Last year in March a blog post came out regarding “The Dumbing Down of Quilting” and I responded in my podcast from the viewpoint of being a beginner quilter. I haven’t listened to that episode lately but I can vaguely remember not agreeing with what she said because I thought quilters of all levels should be accepted and be celebrated for quilting no matter what they feel like doing.
I still feel that way to an extent but I must also add that lately I’ve noticed that some quilters seem to be rushing to finish quilts without any plan of design, rhyme or reason except be able to say they finished a quilt and to share photos. Once you see the 20th quilt that looks the same as all the others it makes me wonder, “What’s the point?” mixed with emotions of why can’t I finish quilts that fast?
I wonder if anyone else feels this unspoken Pressure to Finish?
Sometimes it feels like there is an invisible competition in the quilt blog world of who can finish the most quilts in a week. I know my time limitations just like anyone else. Could I get more quilts done in the time I have to sew each week? Sure, if I dumbed down my design to large squares and rectangles. Would I be as happy with those finishes as the more intricate ones? Probably not.
I’m the quilter that sees the craft as more of an art. If I get a piece of fabric no matter how new or old I want to do it justice. I don’t want to just cut into it and put it with all sorts of other stuff that may or may not look good to “get a finish”. Why spend $8-12 a yard on fabric if you aren’t going to really put some work into the design of how it ends up?
I’m constantly trying new techniques and learning new ways to improve how I quilt. I want to enhance my quilts both with the design, the fabric and the final quilting that goes into it. If it takes me over a year to finish a quilt but it looks fantastic in the end why do I feel guilty that it took me so long? So here is my word of advice:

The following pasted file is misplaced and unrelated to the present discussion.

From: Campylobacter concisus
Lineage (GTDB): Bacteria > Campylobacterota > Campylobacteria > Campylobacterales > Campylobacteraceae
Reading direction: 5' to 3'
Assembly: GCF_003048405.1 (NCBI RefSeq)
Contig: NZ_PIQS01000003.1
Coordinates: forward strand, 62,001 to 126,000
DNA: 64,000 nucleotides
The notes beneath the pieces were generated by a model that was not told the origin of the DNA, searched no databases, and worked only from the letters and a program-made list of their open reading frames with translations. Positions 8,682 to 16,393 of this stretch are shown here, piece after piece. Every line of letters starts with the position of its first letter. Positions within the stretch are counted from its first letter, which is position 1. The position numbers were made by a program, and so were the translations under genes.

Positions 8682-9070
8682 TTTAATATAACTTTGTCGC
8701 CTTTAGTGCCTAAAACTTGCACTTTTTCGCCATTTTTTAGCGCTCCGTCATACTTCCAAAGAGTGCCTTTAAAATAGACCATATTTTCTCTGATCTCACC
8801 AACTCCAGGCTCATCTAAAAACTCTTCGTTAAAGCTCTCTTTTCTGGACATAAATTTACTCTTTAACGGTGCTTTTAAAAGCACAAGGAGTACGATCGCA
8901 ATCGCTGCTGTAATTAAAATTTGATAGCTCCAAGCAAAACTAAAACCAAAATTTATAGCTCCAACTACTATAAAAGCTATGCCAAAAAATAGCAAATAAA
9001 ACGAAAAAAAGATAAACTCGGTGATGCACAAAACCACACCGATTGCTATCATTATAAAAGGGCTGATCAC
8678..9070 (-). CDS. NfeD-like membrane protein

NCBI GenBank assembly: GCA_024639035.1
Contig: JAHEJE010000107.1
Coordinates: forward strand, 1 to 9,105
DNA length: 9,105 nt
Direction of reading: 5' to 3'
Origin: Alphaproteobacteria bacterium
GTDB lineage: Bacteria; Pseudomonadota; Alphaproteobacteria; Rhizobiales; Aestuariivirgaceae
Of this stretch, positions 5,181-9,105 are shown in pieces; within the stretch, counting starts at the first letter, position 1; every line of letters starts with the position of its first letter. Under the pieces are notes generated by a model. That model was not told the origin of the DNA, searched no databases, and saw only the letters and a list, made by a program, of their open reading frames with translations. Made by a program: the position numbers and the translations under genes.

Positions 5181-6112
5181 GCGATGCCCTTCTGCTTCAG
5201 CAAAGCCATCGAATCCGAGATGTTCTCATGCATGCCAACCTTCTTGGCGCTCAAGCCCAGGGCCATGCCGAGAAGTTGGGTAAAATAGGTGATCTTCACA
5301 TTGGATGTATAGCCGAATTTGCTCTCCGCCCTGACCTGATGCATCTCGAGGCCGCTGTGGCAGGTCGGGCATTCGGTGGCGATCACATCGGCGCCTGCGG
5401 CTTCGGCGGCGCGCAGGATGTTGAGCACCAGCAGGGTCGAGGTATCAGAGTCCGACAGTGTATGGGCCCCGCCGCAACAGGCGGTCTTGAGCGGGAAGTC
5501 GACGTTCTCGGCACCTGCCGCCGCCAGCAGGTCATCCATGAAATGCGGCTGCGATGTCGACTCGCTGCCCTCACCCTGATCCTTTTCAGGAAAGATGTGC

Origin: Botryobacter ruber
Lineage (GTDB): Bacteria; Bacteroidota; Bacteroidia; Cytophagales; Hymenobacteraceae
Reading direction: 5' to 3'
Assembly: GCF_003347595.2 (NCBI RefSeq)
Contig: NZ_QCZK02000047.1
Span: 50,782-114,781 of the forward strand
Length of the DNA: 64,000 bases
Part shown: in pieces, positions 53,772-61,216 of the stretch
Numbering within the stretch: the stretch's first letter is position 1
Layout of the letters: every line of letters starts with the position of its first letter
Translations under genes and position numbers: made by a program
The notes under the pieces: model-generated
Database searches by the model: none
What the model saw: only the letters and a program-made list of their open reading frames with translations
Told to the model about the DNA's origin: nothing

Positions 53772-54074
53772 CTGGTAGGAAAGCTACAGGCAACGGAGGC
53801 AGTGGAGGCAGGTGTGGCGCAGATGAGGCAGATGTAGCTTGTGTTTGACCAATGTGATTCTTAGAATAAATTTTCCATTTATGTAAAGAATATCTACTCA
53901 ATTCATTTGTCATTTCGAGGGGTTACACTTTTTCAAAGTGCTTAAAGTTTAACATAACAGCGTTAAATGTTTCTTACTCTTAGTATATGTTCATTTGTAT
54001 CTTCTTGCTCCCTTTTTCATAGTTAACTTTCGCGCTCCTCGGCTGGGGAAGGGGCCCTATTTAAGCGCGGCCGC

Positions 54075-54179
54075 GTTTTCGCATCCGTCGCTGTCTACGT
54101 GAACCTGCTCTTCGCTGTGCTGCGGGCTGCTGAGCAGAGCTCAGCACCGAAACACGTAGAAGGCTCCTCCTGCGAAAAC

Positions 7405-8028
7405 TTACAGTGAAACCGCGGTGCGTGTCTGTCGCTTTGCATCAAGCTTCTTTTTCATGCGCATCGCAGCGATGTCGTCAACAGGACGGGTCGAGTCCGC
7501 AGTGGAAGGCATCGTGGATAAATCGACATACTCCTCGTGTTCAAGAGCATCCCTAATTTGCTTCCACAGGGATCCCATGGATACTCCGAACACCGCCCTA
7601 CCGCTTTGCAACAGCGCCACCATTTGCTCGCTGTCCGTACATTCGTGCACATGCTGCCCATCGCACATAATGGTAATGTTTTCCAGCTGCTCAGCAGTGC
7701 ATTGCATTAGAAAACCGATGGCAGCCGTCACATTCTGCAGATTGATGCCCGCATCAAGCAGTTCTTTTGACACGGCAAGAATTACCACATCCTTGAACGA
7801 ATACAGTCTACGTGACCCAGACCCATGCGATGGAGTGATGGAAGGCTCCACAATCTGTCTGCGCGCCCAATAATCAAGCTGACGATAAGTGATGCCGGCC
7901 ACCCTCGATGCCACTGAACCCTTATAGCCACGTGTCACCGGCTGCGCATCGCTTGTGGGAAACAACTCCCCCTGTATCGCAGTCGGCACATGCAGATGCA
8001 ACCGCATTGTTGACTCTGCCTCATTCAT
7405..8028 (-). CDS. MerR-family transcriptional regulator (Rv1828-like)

Don’t Be a Lazy Quilter!
There will be times in your life that churning out quilts full of four patches and simple squares are necessary because of that surprise baby shower or wedding shower. But for the quilts you are doing for you I recommend the following things:
Try at least one new technique Yes, attempt something new in each quilt! Practice new techniques with scrap fabrics and then incorporate it into a project. Your new technique might take you in a whole new direction that you never thought possible.
Improve on the techniques that you have Work on keeping your 1/4″ seam as accurate as possible. Cut with better accuracy! Maybe improve on the way you do your borders or binding. Do something to improve the skills you currently have.
Plan your quilting design The difference between a good quilt and a great quilt can be the actual quilting that is done on the top. Some quilts call for a simple design that is toned down so the fabrics and pattern shine through. Some quilts have simplistic fabrics but can really shine if some intricate quilting is done in various areas. Don’t give up just because it’s one more thing to do before the quilt is finished. Give it some thought. It will be worth the time you take.
Label it – no matter how small Labeling a quilt is important so make it a habit to put a label on your quilt even if it takes some extra time to do so.
Take a class Education is useful with any hobby or job because you will always learn at least one new thing to apply to the rest of your quilting. New techniques, rulers, fabrics and other materials are being incorporated into quilting every day. You will get a fresh perspective
Don’t feel guilty about taking longer to finish a project than someone else! Quilting isn’t a race even if you’re working on a jelly roll race quilt! Some of us have kids, an office to go to every weekday, quilt guild responsibilities, husbands, pets, a household to take care of – these things take time! It is perfectly understandable that your lap quilt took you 6 months to complete. Don’t feel guilty for having a life outside of quilting. There are ways to make the most of your quilting time but you do what feels right for you.